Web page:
The back half of the book is devoted to a story written by Gabe Soria and drawn by Ty Templeton; entitled "Bad Men," it is a kinda sorta riff on TV's Mad Men, in which The Joker, The Penguin, the Gorshin Riddler and the Eartha Kitt Catwoman take an ad agency hostage in an attempt to force them to re-brand them. Luckily, Barbara Gordon is at the agency, working a temp job. Why isn't she at the library? So that they could do a Mad Men riff, obviously. I never saw the show, so I don't know how accurate this is, or if I missed a lot of gags and allusions, but it works A-OK as is.

Sensation Comics Featuring Wonder Woman #12 (DC) There are two stories in this month's print issue, a 20-page lead issue and a 10-page back-up. Of the two, the lead is probably the stronger, but then, it does have more room to breathe. On pre-Flashpoint Themyscira, Wonder Woman and Hippolyta find an unexpected guest in the form of Poison Ivy. The two super-people decide to team-up to take on a threat to both the island and the world, the monster Typhon. You won't be at all surprised to learn that they do so.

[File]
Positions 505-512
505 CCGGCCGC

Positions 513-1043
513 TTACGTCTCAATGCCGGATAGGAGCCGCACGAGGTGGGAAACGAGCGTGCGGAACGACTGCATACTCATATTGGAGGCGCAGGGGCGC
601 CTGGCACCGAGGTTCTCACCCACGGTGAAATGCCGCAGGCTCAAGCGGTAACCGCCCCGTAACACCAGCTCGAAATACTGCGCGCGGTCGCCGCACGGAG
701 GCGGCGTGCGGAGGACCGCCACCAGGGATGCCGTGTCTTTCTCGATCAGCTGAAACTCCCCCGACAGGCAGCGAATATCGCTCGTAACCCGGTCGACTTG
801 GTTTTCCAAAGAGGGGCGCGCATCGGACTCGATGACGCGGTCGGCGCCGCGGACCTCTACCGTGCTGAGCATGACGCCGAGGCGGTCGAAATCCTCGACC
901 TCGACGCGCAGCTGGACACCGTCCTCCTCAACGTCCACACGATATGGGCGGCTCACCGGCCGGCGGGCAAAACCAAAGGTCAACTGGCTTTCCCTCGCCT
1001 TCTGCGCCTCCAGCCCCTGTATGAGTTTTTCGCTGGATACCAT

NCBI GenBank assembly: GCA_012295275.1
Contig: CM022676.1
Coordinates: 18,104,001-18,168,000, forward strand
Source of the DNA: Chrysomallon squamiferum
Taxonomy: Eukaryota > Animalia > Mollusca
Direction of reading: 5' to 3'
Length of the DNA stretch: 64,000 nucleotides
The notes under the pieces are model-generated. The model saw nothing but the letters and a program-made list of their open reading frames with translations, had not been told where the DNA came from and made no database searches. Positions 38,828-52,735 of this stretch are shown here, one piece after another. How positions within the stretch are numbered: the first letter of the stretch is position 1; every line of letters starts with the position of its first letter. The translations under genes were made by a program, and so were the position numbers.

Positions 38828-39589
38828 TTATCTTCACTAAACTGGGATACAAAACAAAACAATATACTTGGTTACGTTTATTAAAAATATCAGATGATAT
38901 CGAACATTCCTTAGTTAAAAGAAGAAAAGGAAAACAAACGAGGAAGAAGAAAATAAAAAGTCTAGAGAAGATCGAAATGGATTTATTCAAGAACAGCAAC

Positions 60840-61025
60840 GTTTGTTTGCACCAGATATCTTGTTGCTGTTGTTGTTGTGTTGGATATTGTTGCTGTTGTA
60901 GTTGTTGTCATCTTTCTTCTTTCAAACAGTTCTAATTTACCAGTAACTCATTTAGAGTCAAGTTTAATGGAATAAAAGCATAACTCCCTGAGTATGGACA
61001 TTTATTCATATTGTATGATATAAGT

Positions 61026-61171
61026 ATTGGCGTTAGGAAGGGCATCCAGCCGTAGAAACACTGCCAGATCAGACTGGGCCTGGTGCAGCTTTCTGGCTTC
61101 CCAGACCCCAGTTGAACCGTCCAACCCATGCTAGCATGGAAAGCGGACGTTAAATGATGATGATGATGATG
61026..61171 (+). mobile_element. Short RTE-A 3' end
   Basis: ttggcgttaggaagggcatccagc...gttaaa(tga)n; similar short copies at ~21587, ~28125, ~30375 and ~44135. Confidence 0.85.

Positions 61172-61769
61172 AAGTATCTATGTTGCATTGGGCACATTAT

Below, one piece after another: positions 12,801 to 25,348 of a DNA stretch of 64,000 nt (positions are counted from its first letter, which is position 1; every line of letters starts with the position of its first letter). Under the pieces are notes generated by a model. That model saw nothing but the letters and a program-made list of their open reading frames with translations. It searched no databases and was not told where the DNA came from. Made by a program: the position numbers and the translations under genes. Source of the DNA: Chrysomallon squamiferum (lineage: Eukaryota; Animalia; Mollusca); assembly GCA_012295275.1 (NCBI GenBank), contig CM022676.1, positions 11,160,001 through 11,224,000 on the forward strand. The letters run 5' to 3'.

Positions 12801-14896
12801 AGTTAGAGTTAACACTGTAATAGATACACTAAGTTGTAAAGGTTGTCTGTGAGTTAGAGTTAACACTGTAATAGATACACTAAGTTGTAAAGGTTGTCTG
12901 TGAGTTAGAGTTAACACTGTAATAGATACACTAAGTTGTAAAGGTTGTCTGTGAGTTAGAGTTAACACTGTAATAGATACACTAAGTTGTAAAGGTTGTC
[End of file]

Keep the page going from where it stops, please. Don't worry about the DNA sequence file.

It's an extremely straightforward story by writer Derek Fridolfs, featuring pretty great art by Tom Fowler. I thought Poison Ivy's Swamp Thing-inspired tree bark armor (complete with vegetation "wings" like Swampy sported during Scott Snyder's run on the title) was a little much, as was the intimation that Wonder Woman and Poison Ivy flew straight down for four days to get to Tartarus (without food, water or having to go to the bathroom? Is Ivy so plant-like and Wondy so magic they don't need any of that stuff, or what?).

That's followed by a piece written by Matthew K. Manning and drawn by Georges Jeanty (with Karl Story and Dexter vines inking). Set during the Watchtower-on-the-moon Era, it finds Batman calling Wonder Woman to help take down Doctor Destiny. She's upset by the crime scene, and Batman knows exactly what she needs to relax: To punch someone in the face.